La Trobe University Library La Trobe Library


La Trobe University Library La Trobe Library


La Trobe University Library La Trobe Library




Paraphrasing means writing something in your own words. This shows that you have understood what you are writing about: lecturers are looking for evidence of your own understanding.

This may seem difficult, especially if the information is complex and hard to understand, but there are good reasons for paraphrasing.  The person who marks your writing will want to see evidence that you have understood the concepts sufficiently to be able to put them in your own words.

Paraphrasing also helps to give your writing a consistent style as you blend your own sentences with paraphrased information from other sources into your own personal style. This means putting the words and ideas of another author(s) into your own words.  Here is some guidance about paraphrasing:

  • A paraphrase is about the same length as the original text. 
  • Discipline specific terminology does not have to be changed. 
  • Change the way the information is presented.
  • Always reference a paraphrase

This is the preferred method of including evidence in most disciplines.

Compare the following two paraphrases with the original text from Health Sciences:

Despite continuing efforts to improve infection control measures, health care workers (HCWs) may unintentionally carry bacteria on their attire, including nurses’ uniforms and physicians’ white coats (Wiener-Well et al., 2011).

Summary 1:  Despite constant efforts to improve infection control measures, hospital staff may unintentionally carry bacteria on their clothing, including nurses’ outfits and doctors’ coats (Wiener-Well et al., 2011).

  • In this example, there is no change in the way the information is presented – a few words only are changed. This is NOT a good paraphrase.

Summary 2:  Health care workers (HCWs) may inadvertently carry bacteria on their uniforms.  This is despite their attempts to implement procedures for infection control (Wiener-Well et al., 2011).

  • In this example the information is presented differently – in fact reversed. Synonyms (or near synonyms) are used (e.g., attire- clothing; unintentionally – inadvertently, improve - implement), but key terminology is kept (e.g., infection control, bacteria, Health care workers). This IS a good paraphrase.


Compare the following paraphrases with the original text.  Check each example of inaccurate paraphrasing and the reasons why the examples might be considered to be plagiarism.

"As higher and higher speeds are used in wireless applications, error correction continues to pose a major design challenge. Recently, a new class of codes, called turbo codes, has emerged as a popular choice for third-generation wireless systems. Turbo codes exhibit performance, in terms of bit error probability, that is very close to the Shannon limit and can be efficiently implemented or high-speed use. A number of different turbo encoders and decoders have been introduced, most of which are based on convolutional encoding."   Stallings, W. (2005) Wireless Communications & Networks 2nd ed. New Jersey. Prentice Hall 2005 p220.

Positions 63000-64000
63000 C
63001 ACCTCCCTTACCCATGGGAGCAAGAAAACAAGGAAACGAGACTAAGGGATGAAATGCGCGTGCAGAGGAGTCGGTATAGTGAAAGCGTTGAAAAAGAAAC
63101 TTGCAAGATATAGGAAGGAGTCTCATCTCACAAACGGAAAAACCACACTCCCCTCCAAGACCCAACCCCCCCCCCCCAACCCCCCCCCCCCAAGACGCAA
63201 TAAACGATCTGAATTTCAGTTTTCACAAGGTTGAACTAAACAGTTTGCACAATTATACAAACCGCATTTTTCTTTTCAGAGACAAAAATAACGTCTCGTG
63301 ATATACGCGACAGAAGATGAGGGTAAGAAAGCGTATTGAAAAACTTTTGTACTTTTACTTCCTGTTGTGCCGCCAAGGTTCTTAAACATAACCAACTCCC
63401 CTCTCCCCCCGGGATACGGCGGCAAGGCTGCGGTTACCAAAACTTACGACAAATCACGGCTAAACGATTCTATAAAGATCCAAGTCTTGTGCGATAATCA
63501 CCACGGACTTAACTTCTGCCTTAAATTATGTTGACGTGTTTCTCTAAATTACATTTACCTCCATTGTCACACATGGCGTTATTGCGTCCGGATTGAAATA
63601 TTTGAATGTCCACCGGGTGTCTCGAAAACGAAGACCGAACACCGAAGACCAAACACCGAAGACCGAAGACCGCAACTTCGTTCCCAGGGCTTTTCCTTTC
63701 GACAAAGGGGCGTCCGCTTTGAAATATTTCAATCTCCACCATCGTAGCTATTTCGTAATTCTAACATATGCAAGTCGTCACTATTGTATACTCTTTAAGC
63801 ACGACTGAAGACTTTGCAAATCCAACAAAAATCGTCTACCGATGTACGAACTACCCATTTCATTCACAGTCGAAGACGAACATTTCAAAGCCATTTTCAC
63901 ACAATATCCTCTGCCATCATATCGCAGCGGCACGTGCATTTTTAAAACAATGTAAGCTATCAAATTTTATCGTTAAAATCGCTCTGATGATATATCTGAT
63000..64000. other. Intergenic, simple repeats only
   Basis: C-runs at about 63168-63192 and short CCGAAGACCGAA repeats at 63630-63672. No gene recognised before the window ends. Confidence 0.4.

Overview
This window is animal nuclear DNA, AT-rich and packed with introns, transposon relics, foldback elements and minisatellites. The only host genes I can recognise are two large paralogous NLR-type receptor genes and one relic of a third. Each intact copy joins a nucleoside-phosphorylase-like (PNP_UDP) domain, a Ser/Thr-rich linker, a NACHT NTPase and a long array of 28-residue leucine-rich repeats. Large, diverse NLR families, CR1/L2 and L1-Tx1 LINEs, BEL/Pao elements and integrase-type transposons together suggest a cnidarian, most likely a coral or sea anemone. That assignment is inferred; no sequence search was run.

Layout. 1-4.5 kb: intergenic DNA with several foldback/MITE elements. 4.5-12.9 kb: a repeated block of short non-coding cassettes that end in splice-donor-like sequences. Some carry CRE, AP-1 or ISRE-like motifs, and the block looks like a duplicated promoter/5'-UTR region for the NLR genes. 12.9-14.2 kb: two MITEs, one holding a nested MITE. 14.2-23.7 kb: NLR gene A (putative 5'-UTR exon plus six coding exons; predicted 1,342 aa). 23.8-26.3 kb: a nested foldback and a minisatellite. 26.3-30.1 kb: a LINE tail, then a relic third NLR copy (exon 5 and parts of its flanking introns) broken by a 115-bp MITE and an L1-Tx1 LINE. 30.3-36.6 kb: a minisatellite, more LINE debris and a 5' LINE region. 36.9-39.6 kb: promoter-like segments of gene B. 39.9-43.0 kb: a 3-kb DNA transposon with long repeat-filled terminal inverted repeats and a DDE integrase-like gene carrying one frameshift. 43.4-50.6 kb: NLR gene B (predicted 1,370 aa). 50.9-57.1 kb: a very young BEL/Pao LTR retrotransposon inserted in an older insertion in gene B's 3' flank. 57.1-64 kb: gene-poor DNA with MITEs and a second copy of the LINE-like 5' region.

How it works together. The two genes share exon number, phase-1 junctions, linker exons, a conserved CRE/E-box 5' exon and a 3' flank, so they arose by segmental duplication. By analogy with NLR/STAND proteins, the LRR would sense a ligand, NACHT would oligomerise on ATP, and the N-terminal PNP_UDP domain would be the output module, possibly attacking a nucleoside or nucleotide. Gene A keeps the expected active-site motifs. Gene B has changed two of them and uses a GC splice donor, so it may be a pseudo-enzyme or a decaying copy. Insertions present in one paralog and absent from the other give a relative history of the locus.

Paraphrase 1A new class of codes, called turbo codes, has become a popular choice for 3G wireless systems.  The performance of turbo codes is very near to the Shannon limit and can be implemented efficiently for high-speed use

  • Paraphrase 1 has no reference to the original author
  • Although some words have been changed, the text is still in the author's voice not the student's voice.

Paraphrase 2A new class of codes, called turbo codes, has become a popular choice for 3G wireless systems.  The performance of turbo codes is very near to the Shannon limit and can be implemented efficiently for high-speed use (Stallings, 2005, p.220) 

  • Although the student has referenced the author here, the text is too close to the original.  If there is no suitable way to paraphrase this information, a full quotation should have been used.
  • It is not clear that the first sentence of the student's work is also based upon the author's text.

Paraphrase 3:  Stallings (2005 , p220) states that turbo codes have become a popular solution to the problem of error correction for high speed wireless applications. This is due to their ability to operate close to the Shannon limit for transfer rate over a noisy channel. (Pop up here) 

  • Although paraphrase 3 is written in the student's own voice and they have made an effort to reference this correctly, it is not clear that the second sentence is also partly based up on the original text.

Paraphrase 4:  Stallings (2005 , p220) states that turbo codes have become a popular solution to the problem of error correction for high speed wireless applications due to their ability to operate close to the Shannon limit for transfer rate over a noisy channel.

  • Paraphrase 4 shows one way in which the original text can be correctly paraphrased. By writing this in their own words and by making a choice as to what information to include, what information to leave out and what extra information to add, the student has demonstrated that they understand the text.
  • This is clearly written in the student's voice rather than the author's.
  • The student has credited the author as the source of the information.
  • It is clear that all of the information has come from the author's original text.

 (Adapted from

8 steps to perfect paraphrasing: 

  1. Read the original text until the full meaning is understood.
  2. Focus on the sentence/s to be paraphrased.
  3. Circle any specialised words that will be included (e.g. important technical terms).
  4. Underline the key words or phrases that can be changed.
  5. Find synonyms for key words or phrases (Synonyms/Thesaurus in Word).
  6. Put the original text away, and using the synonyms and specialised words list, write the paraphrase.  This way you will use your own sentence structure.
  7. Compare your version with the original. Make sure that all words (except technical terms) and sentence structure have changed without losing the original meaning.
  8. Add the referencing details.


A summary is a short and concise representation of the main points, ideas, concepts, facts or statements of an original text, written or spoken in your own words.

Summarising is similar to paraphrasing except that larger text can be compressed into a sentence or two.  To achieve this:

  • Only the main points are covered.
  • Examples are included.
  • It is written in your own words, but is is still referenced.

Original text: